The free trade area between China and the Association of Southeast Asian Nations (ASEAN) is the first of its kind for China, it is also playing a pilot role as China is eyeing larger foreign trade and deeper economic cooperation with other countries and regions.
The China-ASEAN Free Trade Area (CAFTA), which is to be established on Jan 1, 2010, is under heated discussion in Nanning during the 6th China-ASEAN Expo held in Nanning, capital of south China's Guangxi Zhuang autonomous region.
Yoshida Hiroyuki, who attended the Expo on behalf of Kumamoto, Japan, said he was glad to see the establishment of the CAFTA.
"I think it sends a good signal, since the establishment would pave the way for the FTA between China, Japan and South Korea in the future," he said.
More FTAs between China and other countries or regions, including the one between China, Japan and South Korea, are under negotiation as Yoshida had hoped, as the completion of CAFTA also brings further steps in China's FTA strategy.
"The establishment of the CAFTA sets up a significant milestone in regional economic cooperation," Chinese Vice Premier Li Keqiang said at the opening ceremony of the China-ASEAN Business and Investment Summit, which was held simultaneously with the Expo. During the second trilateral leaders' meeting between China, Japan and South Korea this month, China's premier Wen Jiabao proposed to promote the study of the FTA between the three countries, while Japanese Prime Minister Yukio Hatoyama also called for the acceleration of its progress.
China's plan on FTA began from the early 2000s to bring more trade exchanges and economic cooperation to the country. After years of efforts, China has now 14 FTAs concerning 31 countries or regions under construction, covering markets at different levels in South America, Europe and Africa, according to China FTA Service, a website under China's Ministry of Commerce.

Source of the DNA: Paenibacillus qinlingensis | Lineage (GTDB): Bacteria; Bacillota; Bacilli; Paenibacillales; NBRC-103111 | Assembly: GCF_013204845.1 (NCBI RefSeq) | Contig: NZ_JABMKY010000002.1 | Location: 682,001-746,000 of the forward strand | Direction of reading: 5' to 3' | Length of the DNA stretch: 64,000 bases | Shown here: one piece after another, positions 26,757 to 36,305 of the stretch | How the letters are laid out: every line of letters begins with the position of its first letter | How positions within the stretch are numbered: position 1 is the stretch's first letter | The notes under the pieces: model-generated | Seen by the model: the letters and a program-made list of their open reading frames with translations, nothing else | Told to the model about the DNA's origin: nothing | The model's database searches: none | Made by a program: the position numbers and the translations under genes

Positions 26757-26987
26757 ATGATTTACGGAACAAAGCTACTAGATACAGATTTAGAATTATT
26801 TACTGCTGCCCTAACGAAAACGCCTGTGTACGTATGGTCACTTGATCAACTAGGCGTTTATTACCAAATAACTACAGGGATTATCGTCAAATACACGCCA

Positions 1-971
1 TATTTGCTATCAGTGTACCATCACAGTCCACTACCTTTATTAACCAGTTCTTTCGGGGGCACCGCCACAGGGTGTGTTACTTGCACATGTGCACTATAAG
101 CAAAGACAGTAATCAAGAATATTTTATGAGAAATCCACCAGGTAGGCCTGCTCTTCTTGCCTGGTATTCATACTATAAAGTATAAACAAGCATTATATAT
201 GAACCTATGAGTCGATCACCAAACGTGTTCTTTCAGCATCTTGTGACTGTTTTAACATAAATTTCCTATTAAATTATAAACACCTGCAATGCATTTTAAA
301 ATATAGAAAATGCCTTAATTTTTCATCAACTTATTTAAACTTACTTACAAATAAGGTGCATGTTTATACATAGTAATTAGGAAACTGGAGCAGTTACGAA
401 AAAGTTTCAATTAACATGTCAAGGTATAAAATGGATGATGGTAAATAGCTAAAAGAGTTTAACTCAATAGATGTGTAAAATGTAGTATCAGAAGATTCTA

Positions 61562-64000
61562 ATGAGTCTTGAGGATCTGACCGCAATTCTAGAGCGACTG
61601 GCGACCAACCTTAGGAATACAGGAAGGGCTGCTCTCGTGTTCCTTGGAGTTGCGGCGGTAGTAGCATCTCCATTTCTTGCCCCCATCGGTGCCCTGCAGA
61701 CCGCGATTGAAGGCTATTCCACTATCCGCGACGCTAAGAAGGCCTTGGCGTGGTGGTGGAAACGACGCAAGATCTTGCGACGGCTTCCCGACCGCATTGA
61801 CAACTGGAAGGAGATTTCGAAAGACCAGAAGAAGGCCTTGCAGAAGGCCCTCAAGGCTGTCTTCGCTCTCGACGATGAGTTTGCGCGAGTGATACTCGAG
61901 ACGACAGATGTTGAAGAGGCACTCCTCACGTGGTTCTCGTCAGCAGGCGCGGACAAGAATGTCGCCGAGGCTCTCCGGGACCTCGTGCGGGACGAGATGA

The latest achievement is the enforcement of the service trade agreement between China and Pakistan on Oct 10, according to which Pakistan will open 102 sub-departments in 11 service departments and China will open 28 sub-departments in six service departments, according to the agreement.
"China has a large market with demands at different levels, which would make it easier to seek economic cooperation with a variety of countries at different levels," said Xu Ningning, executive secretary general of China-ASEAN Business Council.
"China's participation in building FTAs has demonstrated the country's efforts in realizing free trade, especially in a time of increasing protectionism and trade frictions," he said.
Currently there are over 200 regional cooperative organizations at different levels, and it's almost impossible to find a country with absolute economic independence from its region, he told Xinhua.
The trend of economic globalization and regional integration would not end or slow down because of the financial crisis, and only economies that followed the trend would prosper, said Li Ruogu, Chairman of the Export-Import Bank of China.
For China, more FTAs means more business opportunities and better trade environment, especially for those with less advantages in outbound business in the past years.
Guangxi, China's south region bordering Vietnam, had already borne fruits from the establishment of CAFTA. The region's trade volume with ASEAN jumped from $630 million in 2002 when the building of CAFTA started, to $3.99 billion in 2008, official data showed.
Shi Yuqiang, deputy director of the Commerce Department of central China's Hebei province, is eager to see more FTAs coming up as he watched and learned about the CAFTA at the Expo.
"I can see the broad prospects of the upcoming FTAs for boosting the export and import of Hebei, especially the one between China, Japan and South Korea," he said, hoping China could promote the negotiation process of other FTAs.
"I know there are obstacles, but I believe that we would find the solution," said Yoshida, expressing the same faith.